You see them all the time on your long-distance road trips—truck weigh stations and inspection points. But how do these random checks keep unsafe trucks and truckers off the road? The fact is, these inspections are only a small part of an ongoing system of tracking violations and holding motor carries accountable for violations and crashes. Whether an individual driver violates the law or there's evidence of more widespread violations throughout a business, the Federal Motor Carrier Safety Administration’s Compliance, Safety, Accountability (CSA) system is in place to track and intervene when a trucking company does not adhere to safety regulations.

Areas Being Measured: The BASICs

The CSA established seven categories for safety evaluation, known as the Behavior Analysis and Safety Improvement Categories (BASICs). Carriers are measured in each of the following categories by the Safety Measurement System:

  • Unsafe driving. Operation of commercial motor vehicles (CMV) by drivers in a dangerous or careless manner. Example violations include speeding, reckless driving, improper lane change, and inattention.
  • Hours-of-Service (HOS) compliance. Operation of CMVs by drivers who are ill, fatigued, or in non-compliance with the HOS regulations.
  • Driver fitness. Operation of CMVs by drivers who are unfit due to lack of training, experience, or medical qualifications. Example violations include failure to have a valid and appropriate commercial driver’s license and being medically unqualified.
  • Controlled substances/alcohol. Operation of CMVs by drivers who are impaired due to alcohol, illegal drugs, and misuse of prescription or over-the-counter medications.
  • Vehicle maintenance. Failure to properly maintain a CMV and/or properly prevent shifting loads. Example violations include brakes, lights, and other mechanical defects, failure to make required repairs, and improper load securement.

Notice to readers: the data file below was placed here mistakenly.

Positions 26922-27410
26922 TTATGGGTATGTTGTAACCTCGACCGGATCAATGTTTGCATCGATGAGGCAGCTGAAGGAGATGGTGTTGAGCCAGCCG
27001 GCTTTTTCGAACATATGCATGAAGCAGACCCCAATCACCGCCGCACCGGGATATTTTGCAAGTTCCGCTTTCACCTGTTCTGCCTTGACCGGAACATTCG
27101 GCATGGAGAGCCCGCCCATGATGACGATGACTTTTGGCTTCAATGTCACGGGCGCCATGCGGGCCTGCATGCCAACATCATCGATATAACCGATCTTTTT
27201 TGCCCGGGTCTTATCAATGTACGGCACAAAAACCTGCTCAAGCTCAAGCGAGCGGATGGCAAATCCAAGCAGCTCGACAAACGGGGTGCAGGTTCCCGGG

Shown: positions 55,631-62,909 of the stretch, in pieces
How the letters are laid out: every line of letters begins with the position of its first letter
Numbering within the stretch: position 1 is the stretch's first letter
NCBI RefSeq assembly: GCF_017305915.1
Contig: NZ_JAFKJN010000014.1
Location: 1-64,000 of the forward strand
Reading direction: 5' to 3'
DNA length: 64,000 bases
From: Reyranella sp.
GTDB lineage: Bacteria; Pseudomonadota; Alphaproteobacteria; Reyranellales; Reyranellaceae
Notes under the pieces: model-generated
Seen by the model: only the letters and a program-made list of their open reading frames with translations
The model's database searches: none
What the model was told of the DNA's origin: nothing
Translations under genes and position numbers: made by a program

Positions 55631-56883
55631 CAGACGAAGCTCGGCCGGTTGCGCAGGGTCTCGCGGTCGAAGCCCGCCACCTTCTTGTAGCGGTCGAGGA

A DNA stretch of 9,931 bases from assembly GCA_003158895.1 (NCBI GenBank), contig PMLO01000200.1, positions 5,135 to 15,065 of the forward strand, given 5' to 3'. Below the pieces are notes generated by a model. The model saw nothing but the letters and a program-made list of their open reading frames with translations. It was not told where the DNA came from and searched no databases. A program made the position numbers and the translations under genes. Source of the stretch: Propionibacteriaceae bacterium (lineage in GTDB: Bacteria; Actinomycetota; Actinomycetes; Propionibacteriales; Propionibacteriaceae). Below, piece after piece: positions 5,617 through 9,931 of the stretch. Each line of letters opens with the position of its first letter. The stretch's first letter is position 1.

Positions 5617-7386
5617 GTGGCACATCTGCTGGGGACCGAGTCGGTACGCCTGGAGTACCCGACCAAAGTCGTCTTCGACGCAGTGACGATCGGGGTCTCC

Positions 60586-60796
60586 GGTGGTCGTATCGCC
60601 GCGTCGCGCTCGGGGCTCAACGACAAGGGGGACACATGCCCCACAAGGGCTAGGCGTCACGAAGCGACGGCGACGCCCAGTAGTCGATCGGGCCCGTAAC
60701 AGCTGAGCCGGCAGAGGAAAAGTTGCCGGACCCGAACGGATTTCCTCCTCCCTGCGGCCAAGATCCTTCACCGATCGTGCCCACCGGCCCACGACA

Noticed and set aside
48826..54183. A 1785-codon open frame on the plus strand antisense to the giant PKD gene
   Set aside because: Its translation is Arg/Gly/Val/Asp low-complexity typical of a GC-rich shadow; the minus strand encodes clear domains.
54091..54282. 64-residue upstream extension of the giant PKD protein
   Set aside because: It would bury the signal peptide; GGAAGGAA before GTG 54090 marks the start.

• Hazardous materials compliance. Unsafe handling of hazardous materials.
  • Crash indicator. Histories or patterns of high crash involvement, including frequency and severity, based on information from state-reported crashes.

How the Safety Measurement System Worksdriver and safety person

While the CSA outlines evaluation areas for carriers, the Federal Motor Carrier Safety Administration also uses its Safety Measurement System (SMS) to track all of the information gathered in one place to identify carriers with recurrent or ongoing problems. The SMS tracks data on violations from roadside inspections, state-reported crashes, and the Federal motor carrier census to quantify performance. If it's determined that the safety record of a particular carrier is questionable, that carrier will be recommended for interventions.

The SMS considers the following:

  • The number of safety violations and inspections
  • The severity of safety violations or crashes
  • When the safety violations occurred, with recent events weighted more heavily
  • The number of trucks/buses a carrier operates and the number of vehicle miles traveled
  • Acute and Critical Violations found during investigations

After a measurement is complete, the carrier is then placed in a group with other carriers with similar numbers of inspections. Percentiles from 0-to-100 are then determined by comparing the BASIC measurements of the carrier to the measurements of other carriers in the peer group. A percentile of 100 indicates the worst performance. The SMS then decides the best type of intervention based on their safety problems.

Possible Interventions

Based on data gathered by the SMS, the CSA takes appropriate action against problematic carriers to see to it that they improve their safety records or face severe consequences.

Possible interventions include the following, in order of action:

  1. Warning letter
  2. Targeted roadside inspection
  3. Offsite investigation
  4. Onsite focused investigation
  5. Onsite comprehensive investigation
  6. Implementation of a Cooperative Safety Plan
  7. Notice of Violation
  8. Notice of Claim
  9. Operation Out-of-Service Order

The final step, the Out-of-Service Order, shuts down a motor carrier’s operation completely.

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